Hold These Truths

November 13, 2017 - March 14, 2018


Performance: The Tempest in the Teahouse

Saturday, March 10 2012
6:00 pm - 8:00 pm

Sharing and serving beverages to one another is a gesture of social interaction and gathering across cultures. And tea, perhaps, can be seen, as the most universal substance in this regard. The Samovar, an elaborate pot used as centerpiece to heat water and prepare tea, serves as a symbol of this popular social tradition – a nostalgic expression of pre-Information Age enjoyment of lingering conversation and direct contact with friends and family over a protracted time. 

Incorporating the use of Augmented Reality (AR) technology, the artist Amir Baradaran will reproduce the experience of the tea ceremony - a centuries old cultural tradition that ranged from lavish social affairs to intimate hearthside family gatherings - giving participants an opportunity to reflect upon the advantages and deficits of the promises of technology in cultivating human interaction and growth. 

However the tea itself will be an optical effect of the technology and programming. The spectacle and stimulation of high technology will stand in for the actual real experience of consuming a hot beverage in social setting, giving participants an opportunity to reflect upon the advantages and deficits of the promises of technology in cultivating human interaction and growth.  


Curated  by Jovana Stokic, this program is a collaboration between Art Middle East and No Longer Empty and is generously sponsored by Stonehenge Partners. Thank you!



A m i r B a r a d a r a n (b. 1977) Iranian‐Canadian, New York based media and performance artist, works in the field of Augmented Reality (AR). Speculative public experiences exploring the philosophical and social underpinnings of technology, authorship and identity are staged using AR technology and concepts. Under the rubric FutARism, AR is situated as a new installation and performance art medium. Experiential, conceptual and legal shifts are used to explore radical subjectivities, failed utopias, and mysticisms. Installations include Growing Panes performance (The British Museum, Art & Patronage Summit, UK), The Buzzz (Miami Art Basel), Venice Augmented (54th Venice Biennale, Italy), Frenchising Mona Lisa (Louvre Museum, Paris) and Takeoff (MoMA, NY, NY), “Simple as Drinking Water,” winner of 2011 International Symposium on Mixed and Augmented Reality (ISMAR) video competition, Transient (2010), video installations placed in New York City taxis (approx. 1.5 million viewers), and The Other Artist Is Present (2010), a guerrilla performance at MoMA, NY, NY. Published in Art in America, Forbes, ARTNET, ARTINFO, BBC and NPR.  Belgrade‐born, New York based art historian and critic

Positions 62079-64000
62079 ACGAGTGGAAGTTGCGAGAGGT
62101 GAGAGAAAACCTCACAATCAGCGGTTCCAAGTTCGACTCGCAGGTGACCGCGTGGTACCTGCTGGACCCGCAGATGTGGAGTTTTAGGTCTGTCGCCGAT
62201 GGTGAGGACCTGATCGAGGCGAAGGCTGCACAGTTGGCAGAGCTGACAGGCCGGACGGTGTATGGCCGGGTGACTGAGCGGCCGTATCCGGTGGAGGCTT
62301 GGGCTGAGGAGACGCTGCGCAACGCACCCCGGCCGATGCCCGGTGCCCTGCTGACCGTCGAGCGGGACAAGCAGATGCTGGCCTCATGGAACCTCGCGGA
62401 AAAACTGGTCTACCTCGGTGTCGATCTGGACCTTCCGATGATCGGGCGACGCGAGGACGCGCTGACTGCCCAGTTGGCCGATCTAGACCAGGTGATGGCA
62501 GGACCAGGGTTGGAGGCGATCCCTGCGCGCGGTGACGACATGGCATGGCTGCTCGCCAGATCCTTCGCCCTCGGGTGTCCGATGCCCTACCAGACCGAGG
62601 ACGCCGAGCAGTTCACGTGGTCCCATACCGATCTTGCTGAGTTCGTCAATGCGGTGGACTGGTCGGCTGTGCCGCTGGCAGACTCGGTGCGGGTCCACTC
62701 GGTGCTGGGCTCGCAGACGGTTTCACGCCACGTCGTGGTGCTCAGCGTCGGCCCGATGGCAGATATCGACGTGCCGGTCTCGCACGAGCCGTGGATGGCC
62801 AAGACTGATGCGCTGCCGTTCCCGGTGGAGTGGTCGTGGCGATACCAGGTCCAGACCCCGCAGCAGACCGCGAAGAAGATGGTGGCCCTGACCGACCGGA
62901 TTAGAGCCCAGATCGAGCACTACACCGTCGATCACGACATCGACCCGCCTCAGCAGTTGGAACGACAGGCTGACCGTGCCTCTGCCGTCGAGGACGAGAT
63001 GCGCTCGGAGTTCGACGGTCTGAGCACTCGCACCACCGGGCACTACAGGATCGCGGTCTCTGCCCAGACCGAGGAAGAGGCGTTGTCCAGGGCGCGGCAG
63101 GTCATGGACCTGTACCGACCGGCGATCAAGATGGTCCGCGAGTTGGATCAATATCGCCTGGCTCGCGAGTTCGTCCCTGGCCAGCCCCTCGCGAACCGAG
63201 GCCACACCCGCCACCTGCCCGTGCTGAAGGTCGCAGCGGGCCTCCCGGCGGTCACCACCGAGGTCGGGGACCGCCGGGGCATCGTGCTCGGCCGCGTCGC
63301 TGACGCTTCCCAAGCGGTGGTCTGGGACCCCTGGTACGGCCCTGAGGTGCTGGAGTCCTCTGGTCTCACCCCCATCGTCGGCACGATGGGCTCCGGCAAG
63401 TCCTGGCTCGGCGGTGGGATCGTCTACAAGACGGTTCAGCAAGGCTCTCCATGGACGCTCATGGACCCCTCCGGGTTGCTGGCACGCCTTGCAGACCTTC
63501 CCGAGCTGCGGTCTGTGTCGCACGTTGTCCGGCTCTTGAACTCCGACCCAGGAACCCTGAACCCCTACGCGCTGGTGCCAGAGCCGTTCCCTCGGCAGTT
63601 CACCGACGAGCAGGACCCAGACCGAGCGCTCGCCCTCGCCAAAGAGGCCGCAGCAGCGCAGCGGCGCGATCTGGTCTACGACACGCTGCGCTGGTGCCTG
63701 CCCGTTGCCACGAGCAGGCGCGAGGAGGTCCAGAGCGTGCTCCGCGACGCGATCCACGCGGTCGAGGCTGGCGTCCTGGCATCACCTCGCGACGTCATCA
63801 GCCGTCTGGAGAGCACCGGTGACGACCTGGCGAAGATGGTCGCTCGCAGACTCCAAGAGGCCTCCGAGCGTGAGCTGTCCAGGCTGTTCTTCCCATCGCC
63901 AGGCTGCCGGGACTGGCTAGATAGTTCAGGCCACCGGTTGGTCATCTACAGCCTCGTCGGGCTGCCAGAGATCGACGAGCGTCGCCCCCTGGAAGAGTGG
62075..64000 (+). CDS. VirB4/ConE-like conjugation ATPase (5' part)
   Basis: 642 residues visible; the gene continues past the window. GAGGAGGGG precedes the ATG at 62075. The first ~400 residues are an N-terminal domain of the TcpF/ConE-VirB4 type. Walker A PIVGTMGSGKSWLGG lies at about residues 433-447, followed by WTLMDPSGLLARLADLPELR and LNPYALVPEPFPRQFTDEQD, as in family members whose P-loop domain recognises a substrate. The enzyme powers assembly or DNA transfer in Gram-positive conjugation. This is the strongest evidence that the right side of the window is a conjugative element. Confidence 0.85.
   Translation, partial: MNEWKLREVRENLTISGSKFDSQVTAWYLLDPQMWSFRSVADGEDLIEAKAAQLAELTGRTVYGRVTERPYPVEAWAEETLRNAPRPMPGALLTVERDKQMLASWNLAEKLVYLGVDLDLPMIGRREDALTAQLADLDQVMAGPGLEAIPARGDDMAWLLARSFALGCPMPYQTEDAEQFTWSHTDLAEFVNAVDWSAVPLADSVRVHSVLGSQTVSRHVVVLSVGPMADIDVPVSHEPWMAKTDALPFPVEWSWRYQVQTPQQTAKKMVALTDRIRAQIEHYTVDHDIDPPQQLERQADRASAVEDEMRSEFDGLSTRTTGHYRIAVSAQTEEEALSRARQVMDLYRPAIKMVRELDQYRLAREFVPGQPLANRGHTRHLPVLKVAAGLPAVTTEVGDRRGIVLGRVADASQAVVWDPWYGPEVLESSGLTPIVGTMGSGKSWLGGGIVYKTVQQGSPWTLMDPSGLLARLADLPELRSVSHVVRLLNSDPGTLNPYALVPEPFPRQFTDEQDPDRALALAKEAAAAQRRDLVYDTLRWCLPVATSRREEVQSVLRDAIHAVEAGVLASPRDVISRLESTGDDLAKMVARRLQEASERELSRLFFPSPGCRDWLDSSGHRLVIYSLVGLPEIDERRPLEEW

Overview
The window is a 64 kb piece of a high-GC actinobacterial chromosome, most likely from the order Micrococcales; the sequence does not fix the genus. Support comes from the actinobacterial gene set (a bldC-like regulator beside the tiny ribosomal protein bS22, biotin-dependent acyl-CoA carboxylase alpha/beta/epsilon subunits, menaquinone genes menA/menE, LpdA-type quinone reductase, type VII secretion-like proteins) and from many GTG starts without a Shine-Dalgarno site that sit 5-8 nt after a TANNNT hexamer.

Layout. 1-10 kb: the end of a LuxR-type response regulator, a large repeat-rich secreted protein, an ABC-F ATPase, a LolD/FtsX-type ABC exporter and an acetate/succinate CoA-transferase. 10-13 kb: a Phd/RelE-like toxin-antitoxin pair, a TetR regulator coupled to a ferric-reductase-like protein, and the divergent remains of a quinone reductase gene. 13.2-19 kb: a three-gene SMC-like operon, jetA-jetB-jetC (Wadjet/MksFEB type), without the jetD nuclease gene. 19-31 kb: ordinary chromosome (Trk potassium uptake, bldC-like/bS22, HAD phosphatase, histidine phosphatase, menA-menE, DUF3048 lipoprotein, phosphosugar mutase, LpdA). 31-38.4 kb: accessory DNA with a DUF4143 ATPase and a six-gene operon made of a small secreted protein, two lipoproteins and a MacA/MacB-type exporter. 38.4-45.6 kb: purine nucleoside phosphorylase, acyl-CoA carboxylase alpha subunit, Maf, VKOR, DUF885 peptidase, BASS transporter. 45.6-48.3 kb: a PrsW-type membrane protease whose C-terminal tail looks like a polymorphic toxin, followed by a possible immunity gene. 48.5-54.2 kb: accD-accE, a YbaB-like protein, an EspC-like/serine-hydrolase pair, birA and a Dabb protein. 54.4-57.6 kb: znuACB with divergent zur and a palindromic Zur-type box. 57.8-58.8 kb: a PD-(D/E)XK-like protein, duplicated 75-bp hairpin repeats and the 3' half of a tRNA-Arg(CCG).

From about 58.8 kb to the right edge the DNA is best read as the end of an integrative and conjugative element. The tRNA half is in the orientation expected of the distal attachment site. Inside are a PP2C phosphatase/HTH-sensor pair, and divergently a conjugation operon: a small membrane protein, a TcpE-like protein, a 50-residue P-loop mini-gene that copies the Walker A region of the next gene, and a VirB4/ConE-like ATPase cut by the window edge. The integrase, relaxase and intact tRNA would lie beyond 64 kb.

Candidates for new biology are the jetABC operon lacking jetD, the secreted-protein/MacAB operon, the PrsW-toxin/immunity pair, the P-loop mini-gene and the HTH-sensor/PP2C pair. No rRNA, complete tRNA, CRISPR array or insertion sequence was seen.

Jovana Stokic holds a Ph.D from the Institute of Fine Arts at the New York University. Her dissertation, titled “The Body Beautiful: Feminine Self-Representations 1970 – 2007,” analyzes works of several women artists – Marina Abramovic, Martha Rosler, Joan Jonas — since the 1970s, particularly focusing on the notions of self-representation and beauty. Jovana has been writing art criticism for several years, and has curated several thematic exhibitions and performance events in the US, Italy, Spain and Serbia. Jovana was a fellow at the New Museum of Contemporary Art, New York, a researcher at the Whitney Museum of American Art, New York, and the curator of the Kimmel Center Galleries, New York University, and Location One in New York City. She has most recently written an essay for Marina Abramovic’s MoMA exhibition catalogue. 


ART MIDDLE EAST (AME)  is a platform for promoting the dynamic and emerging contemporary art of the Middle East through special curatorial projects, educational programs and cultural initiatives.  Founded in 2010 by Nazy Nazhand, AME provides artistic programming to promoteg Middle Eastern contemporary art through innovative collaborations and ambitious art presentation. Visit www.art‐middle-east.com.




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